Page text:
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The Cambridge guide to breakups

How to get over your ex while staying on top of your supo work


Let’s face it, breakups are hell – wherever you are, whoever you are, and whatever happened. But I can think of worse places to be than Cambridge. It may seem like being part of one of the most academically gruelling institutions in the world would hinder the healing process, but I’ve compiled a list of ways you can try and use it to your advantage.

(Results may vary)

Rely on your friends and (college) family

You won’t have time to go home and get moral support from your real family – this is a privilege not afforded to people with eight week terms – so luckily your college will have given you a fake one.

It may seem like your significant other was the most important person in your life, but if you’re anything like me, you will have made some pretty incredible friends at uni, and now is the time to make the most of that. Spend as much time as you can with the people who love you, and soon you will remember that romantic love is not the be all and end all.

Touch some grass

I desperately wish I’d been born in a time where women were still being diagnosed with melancholia and prescribed sea air to fix their damaged souls, but alas, here I am in 2023, so the best I can do is go for a concerningly long solo walk along the Cam.

Don’t be like me and fail to leave your college for six days straight; it will only make things worse. I was personally devastated to learn that the advice of my annoyingly athletic boatie friends and all those lifestyle influencers on TikTok is actually correct: going outside helps, and you will feel better once you’ve forced yourself to do it.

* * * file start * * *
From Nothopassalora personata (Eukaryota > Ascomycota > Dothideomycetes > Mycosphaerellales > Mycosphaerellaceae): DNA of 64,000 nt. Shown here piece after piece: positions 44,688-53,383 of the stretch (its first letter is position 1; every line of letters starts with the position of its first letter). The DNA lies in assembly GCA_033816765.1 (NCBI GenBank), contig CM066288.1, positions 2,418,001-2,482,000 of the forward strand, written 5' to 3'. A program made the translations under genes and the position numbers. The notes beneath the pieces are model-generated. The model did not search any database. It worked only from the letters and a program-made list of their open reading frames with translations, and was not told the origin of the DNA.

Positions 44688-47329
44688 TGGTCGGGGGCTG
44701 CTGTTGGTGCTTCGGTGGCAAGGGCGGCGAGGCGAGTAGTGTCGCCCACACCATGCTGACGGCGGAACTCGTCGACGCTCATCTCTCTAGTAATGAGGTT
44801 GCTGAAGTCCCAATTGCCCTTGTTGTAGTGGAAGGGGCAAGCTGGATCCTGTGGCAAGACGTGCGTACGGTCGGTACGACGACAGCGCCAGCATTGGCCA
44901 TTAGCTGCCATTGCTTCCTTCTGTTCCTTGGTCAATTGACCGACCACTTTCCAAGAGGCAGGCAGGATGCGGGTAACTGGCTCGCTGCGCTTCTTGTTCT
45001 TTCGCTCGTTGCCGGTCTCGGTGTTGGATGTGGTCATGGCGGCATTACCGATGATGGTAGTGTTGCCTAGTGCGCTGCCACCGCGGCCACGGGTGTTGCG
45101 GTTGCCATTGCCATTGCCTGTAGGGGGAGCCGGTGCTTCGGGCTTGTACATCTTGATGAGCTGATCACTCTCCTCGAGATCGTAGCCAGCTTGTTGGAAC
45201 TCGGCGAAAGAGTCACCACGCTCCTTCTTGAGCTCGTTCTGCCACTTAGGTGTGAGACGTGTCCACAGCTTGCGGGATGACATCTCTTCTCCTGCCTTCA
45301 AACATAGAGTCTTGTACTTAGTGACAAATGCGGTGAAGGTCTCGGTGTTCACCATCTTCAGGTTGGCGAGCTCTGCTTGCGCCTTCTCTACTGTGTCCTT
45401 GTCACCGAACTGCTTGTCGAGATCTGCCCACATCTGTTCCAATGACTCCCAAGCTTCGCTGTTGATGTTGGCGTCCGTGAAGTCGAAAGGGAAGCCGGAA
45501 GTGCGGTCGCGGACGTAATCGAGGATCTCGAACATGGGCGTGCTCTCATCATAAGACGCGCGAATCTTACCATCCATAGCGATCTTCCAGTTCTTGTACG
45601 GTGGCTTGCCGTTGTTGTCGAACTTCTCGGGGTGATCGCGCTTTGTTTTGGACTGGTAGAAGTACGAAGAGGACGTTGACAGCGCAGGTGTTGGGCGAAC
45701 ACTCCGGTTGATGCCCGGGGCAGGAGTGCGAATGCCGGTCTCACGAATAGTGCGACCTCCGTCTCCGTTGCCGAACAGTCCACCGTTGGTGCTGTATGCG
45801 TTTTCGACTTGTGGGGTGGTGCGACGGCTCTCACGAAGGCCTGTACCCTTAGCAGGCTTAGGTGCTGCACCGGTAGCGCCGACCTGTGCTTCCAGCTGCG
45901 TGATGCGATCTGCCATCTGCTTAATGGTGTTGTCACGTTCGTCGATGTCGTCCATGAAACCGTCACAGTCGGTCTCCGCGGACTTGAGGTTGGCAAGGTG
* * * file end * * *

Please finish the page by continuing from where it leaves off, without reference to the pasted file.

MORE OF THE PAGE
Coe fen curing my woes (Image credits: Sam Allen)

Stoop to the level of a tourist

They may instil uncontainable levels of rage inside me on King’s Parade or in Mainsbury’s on a Saturday, but tourists and day-trippers do have some of their priorities straight.

They may instil uncontainable levels of rage inside me on King’s Parade or in Mainsbury’s on a Saturday, but tourists and day-trippers do have some of their priorities straight.

Speaking of queues, they’re also right when it comes to Fitzbillies. I can barely get through a normal day without purchasing an overpriced sweet treat as a reward for doing absolutely nothing, so there’s no better time to buy a £5 slice of cake than in the middle of a breakup. Treat yourself; for once you actually deserve it!

Sleep when you’re dead

One of the worst parts of your newfound singeldom will undoubtedly be sleeping alone, but fear not, for I have the perfect solution: just don’t sleep! I stayed awake until 7am a few days after the breakup (who knew the ADC bar could stay open until 05:30?) and I don’t regret it at all.

My sleep schedule has genuinely still not recovered almost a week later, but it was a lot of fun, and it gave me an excuse to avoid my slightly more depressing reality. Bonus tip: do it while there are strikes on so it doesn’t matter if you sleep until 6pm and wake up with no idea who you are or what time zone you’re in.